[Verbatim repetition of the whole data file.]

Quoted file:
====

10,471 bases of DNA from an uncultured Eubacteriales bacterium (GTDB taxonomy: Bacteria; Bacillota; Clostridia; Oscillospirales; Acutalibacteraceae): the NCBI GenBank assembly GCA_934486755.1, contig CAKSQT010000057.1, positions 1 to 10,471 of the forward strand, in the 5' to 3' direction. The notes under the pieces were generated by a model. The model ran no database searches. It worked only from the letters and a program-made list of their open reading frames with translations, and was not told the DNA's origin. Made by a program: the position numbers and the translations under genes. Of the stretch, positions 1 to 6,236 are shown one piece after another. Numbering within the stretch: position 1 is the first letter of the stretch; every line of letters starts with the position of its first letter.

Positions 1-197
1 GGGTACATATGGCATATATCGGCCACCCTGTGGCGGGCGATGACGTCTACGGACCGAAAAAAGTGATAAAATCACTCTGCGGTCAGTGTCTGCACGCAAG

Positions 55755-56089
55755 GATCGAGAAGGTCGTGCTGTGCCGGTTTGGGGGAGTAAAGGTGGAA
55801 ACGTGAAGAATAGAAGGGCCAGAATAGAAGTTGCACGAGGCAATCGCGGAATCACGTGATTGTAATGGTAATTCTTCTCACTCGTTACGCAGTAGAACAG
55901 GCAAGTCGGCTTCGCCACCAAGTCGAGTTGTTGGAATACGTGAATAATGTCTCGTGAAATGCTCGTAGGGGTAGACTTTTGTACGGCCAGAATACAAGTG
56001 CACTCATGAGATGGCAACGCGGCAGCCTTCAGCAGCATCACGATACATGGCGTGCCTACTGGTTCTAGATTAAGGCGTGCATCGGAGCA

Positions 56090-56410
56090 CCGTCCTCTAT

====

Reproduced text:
10,471 bases of DNA from an uncultured Eubacteriales bacterium (GTDB taxonomy: Bacteria; Bacillota; Clostridia; Oscillospirales; Acutalibacteraceae): the NCBI GenBank assembly GCA_934486755.1, contig CAKSQT010000057.1, positions 1 to 10,471 of the forward strand, in the 5' to 3' direction. The notes under the pieces were generated by a model. The model ran no database searches. It worked only from the letters and a program-made list of their open reading frames with translations, and was not told the DNA's origin. Made by a program: the position numbers and the translations under genes. Of the stretch, positions 1 to 6,236 are shown one piece after another. Numbering within the stretch: position 1 is the first letter of the stretch; every line of letters starts with the position of its first letter.

Positions 1-197
1 GGGTACATATGGCATATATCGGCCACCCTGTGGCGGGCGATGACGTCTACGGACCGAAAAAAGTGATAAAATCACTCTGCGGTCAGTGTCTGCACGCAAG

Positions 55755-56089
55755 GATCGAGAAGGTCGTGCTGTGCCGGTTTGGGGGAGTAAAGGTGGAA
55801 ACGTGAAGAATAGAAGGGCCAGAATAGAAGTTGCACGAGGCAATCGCGGAATCACGTGATTGTAATGGTAATTCTTCTCACTCGTTACGCAGTAGAACAG
55901 GCAAGTCGGCTTCGCCACCAAGTCGAGTTGTTGGAATACGTGAATAATGTCTCGTGAAATGCTCGTAGGGGTAGACTTTTGTACGGCCAGAATACAAGTG
56001 CACTCATGAGATGGCAACGCGGCAGCCTTCAGCAGCATCACGATACATGGCGTGCCTACTGGTTCTAGATTAAGGCGTGCATCGGAGCA

Positions 56090-56410
56090 CCGTCCTCTAT